• Has each solution been assigned to a team member and given a due date?
  • Does the chart meet all of the four principles of causation? (page 36)
    • Causes and effects are the same thing.
    • Causes exist in an infinite continuum.
    • Each effect has at least two causes in the form of actions and conditions.
    • An effect exists only if its causes exist in the same space and time frame.
  • Does the problem definition establish a clear dollar value significance that will let management make informed choices and approvals?
    • If a dollar value is not appropriate (safety near miss or potential fatality) does the problem definition establish a significant value?
  • Have all of the action items been resolved? (Action items can include areas where more information is needed, there are evidence issues, or any manually entered items need to be resolved and deleted.)

The next step in developing an audit is to generate a checklist that your RCA will be gauged against.

This list can come from the items above, your own list, or a combination of the two. Once you have a list of items to audit against, you need to generate a ratings scale. This can be a pass/fail situation or a scale that gives a rating from 0 to 5 for each item. This can allow you to give partial credit for some items that may not quite meet the full standard.

Develop a score sheet with each item listed and a place to put a score for each one. Don’t forget to leave a space for notes from the reviewer to explain the reasons for partial credit. It’s handy to add some guidelines with each item to give the reviewer a gauge to score the item against. A sample of such guidelines might look like:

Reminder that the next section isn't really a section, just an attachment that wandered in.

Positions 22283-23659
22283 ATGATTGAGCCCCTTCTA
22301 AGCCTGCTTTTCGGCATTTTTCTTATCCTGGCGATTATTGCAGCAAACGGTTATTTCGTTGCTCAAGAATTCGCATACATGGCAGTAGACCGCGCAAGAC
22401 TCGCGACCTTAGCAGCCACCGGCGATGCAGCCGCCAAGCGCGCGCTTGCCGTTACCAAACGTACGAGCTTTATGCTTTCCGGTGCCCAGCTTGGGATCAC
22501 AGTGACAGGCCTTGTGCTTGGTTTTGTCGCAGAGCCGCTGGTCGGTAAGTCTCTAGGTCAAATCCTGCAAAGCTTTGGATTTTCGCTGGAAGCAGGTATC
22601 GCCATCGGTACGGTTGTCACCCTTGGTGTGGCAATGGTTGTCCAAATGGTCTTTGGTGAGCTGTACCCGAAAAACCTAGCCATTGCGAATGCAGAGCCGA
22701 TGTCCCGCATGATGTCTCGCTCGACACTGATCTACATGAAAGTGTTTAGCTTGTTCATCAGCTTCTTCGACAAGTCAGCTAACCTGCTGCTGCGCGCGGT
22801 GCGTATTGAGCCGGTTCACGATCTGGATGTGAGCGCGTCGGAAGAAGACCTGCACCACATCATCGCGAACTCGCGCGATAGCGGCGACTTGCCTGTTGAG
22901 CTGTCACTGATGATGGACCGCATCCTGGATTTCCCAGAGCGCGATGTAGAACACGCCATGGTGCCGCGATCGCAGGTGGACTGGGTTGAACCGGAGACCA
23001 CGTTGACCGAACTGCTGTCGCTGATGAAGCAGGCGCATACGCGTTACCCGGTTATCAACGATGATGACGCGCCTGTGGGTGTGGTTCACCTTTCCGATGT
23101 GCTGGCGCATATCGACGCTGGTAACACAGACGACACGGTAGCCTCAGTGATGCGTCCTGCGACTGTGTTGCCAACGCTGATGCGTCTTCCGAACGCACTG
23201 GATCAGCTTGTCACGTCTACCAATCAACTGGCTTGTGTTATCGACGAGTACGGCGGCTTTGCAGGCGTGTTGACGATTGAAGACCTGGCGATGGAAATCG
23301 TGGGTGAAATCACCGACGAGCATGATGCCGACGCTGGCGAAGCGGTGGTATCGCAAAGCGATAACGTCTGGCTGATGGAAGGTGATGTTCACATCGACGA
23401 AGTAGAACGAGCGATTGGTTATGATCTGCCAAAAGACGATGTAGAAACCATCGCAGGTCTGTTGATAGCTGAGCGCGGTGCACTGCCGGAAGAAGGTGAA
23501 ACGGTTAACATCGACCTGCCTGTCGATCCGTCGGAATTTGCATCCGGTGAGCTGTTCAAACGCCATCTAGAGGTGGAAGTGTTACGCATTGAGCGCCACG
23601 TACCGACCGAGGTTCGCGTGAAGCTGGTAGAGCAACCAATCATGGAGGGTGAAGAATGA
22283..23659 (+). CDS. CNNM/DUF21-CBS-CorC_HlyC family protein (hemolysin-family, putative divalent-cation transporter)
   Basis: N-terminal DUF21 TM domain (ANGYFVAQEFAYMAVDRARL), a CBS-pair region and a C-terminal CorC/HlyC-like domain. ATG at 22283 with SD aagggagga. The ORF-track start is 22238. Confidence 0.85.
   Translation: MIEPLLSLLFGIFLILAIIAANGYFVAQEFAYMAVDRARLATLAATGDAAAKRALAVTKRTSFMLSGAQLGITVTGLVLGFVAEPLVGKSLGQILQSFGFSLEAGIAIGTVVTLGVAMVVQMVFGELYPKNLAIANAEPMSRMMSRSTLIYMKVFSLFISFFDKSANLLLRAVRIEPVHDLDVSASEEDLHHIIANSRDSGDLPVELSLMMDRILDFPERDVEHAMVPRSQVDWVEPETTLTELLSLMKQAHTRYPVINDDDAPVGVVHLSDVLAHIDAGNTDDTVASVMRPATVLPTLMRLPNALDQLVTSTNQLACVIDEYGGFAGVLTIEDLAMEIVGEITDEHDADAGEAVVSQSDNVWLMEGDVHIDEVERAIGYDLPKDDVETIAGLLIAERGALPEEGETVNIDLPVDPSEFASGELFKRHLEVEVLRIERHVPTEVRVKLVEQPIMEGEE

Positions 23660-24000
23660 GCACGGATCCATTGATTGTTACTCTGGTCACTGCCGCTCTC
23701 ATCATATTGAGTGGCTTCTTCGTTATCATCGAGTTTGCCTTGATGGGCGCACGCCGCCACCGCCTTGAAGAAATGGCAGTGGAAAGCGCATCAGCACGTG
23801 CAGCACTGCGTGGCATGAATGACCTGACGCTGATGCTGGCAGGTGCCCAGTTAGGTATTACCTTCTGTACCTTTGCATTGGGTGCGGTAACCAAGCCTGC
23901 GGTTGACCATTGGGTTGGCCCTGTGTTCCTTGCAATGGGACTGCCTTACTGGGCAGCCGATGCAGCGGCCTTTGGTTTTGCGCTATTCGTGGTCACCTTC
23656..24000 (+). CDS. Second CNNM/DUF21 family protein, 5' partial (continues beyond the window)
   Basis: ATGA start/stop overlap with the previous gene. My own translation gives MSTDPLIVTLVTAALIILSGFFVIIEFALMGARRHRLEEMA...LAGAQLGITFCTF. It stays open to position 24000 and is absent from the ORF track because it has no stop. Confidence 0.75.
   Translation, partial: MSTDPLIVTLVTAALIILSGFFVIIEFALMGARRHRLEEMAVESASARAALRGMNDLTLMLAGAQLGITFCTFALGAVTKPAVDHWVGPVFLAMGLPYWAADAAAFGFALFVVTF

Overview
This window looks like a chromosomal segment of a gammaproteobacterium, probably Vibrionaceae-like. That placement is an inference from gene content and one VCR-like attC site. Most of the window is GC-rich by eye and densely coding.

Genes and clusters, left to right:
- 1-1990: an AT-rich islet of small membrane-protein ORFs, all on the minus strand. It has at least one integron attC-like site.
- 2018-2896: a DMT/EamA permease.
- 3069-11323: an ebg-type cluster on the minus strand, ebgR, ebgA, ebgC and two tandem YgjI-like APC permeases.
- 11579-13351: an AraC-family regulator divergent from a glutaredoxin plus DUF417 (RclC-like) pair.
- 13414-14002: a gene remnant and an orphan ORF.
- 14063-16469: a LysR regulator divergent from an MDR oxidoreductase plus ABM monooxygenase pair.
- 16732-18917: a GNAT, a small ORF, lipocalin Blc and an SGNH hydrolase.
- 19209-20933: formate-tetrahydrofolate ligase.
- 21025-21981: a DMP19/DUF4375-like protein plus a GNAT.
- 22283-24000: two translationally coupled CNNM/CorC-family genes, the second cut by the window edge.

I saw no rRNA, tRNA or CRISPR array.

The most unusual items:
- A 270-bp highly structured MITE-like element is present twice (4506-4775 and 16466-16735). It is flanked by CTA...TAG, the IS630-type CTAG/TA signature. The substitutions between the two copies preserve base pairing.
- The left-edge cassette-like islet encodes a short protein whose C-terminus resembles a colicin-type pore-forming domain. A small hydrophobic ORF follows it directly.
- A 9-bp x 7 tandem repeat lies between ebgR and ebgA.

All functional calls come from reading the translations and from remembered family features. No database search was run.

0 = Does not exist
1 = Some are in place but not correct
2 = Many are in place and some are correct
3 = All are in place but only some are correct
4 = All are in place and most are correct
5 = All are in place and correct

With guidelines like these easily available as a reference on your score sheet, it helps ensure consistency in the scoring, especially if multiple people will be scoring an RCA.

Now all you have to do is review an RCA against your list, score it, and have some sort of minimum for passing.

This will ensure that each RCA is measured against a consistent standard that can be repeated by multiple people, though there will always be differences if multiple people are auditing RCAs. Differences can be minimized by either having only one person doing the audit or calibrating the audit, or by bringing all personnel together and scoring several as group so that all auditors understand the scoring nuances.

While I’ve provided a pretty thorough list of what to check for when auditing an RCA, my experience is that an RCA can meet all of the requirements above and still have some issues. The biggest one is that the logic may be correct but the causes may not, so the RCA can pass the tests but it won’t actually fix the issue. The fact is, humans are involved and we make mistakes. Sometimes the errors can be caused by inexperienced investigators that need more practice. Other reasons for error are some of the filters that we talk about, such as time constraints, preconceived notions or biases, language issues, etc. This means that there is still a component that needs to be reviewed by someone for general integrity and for things that a computer just can’t look for. This person can be an external corporate person, a contractor, or an internal resource.

RealityCharting™ has tools that are available to the reviewer to assist them in critiquing the analysis such as rules check, action item report, causal element view, and most importantly there is a dashboard.


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To assist you in creating your RCA score sheet, we’re offering a free template.